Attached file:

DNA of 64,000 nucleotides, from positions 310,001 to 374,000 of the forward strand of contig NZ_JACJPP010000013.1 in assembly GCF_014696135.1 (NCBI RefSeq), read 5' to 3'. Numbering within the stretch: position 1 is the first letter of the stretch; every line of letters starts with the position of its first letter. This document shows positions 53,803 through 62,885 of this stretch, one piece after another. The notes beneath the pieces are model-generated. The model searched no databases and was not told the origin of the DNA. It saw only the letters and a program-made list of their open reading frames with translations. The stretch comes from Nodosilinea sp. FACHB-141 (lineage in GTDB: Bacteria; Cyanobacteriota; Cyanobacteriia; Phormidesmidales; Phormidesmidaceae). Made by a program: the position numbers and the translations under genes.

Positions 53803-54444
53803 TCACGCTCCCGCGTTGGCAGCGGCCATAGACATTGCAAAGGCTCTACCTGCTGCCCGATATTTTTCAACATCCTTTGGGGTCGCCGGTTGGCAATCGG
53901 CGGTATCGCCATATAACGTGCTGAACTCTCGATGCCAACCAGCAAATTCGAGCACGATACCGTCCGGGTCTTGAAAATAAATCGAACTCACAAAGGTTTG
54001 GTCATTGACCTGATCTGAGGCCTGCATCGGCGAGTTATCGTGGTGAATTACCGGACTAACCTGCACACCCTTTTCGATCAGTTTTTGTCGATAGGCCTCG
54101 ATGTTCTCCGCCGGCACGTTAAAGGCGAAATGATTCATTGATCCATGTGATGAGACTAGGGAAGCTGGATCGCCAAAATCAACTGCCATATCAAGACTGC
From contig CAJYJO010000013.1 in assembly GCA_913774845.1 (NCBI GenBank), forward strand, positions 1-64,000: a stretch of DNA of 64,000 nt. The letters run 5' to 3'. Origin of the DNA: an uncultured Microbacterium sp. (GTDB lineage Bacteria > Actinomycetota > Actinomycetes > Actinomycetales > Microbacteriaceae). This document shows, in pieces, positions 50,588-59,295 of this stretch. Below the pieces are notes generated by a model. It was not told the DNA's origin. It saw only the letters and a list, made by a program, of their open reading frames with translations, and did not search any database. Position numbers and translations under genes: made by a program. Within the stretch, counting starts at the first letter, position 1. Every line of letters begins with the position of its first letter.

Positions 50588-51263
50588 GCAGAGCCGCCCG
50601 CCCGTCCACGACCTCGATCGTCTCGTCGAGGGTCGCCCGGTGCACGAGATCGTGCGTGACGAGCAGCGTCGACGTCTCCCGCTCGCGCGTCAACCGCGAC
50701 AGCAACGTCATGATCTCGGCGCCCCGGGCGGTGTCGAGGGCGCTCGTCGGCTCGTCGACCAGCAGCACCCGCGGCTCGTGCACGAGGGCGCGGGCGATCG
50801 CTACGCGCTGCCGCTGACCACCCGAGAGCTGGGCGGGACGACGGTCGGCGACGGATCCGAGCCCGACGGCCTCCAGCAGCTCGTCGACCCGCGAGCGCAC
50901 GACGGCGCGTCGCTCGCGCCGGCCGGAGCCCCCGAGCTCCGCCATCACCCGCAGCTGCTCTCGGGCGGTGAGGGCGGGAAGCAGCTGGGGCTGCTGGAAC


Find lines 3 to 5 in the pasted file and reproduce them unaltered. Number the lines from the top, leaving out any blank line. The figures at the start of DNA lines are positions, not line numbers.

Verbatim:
53803 TCACGCTCCCGCGTTGGCAGCGGCCATAGACATTGCAAAGGCTCTACCTGCTGCCCGATATTTTTCAACATCCTTTGGGGTCGCCGGTTGGCAATCGG
53901 CGGTATCGCCATATAACGTGCTGAACTCTCGATGCCAACCAGCAAATTCGAGCACGATACCGTCCGGGTCTTGAAAATAAATCGAACTCACAAAGGTTTG
54001 GTCATTGACCTGATCTGAGGCCTGCATCGGCGAGTTATCGTGGTGAATTACCGGACTAACCTGCACACCCTTTTCGATCAGTTTTTGTCGATAGGCCTCG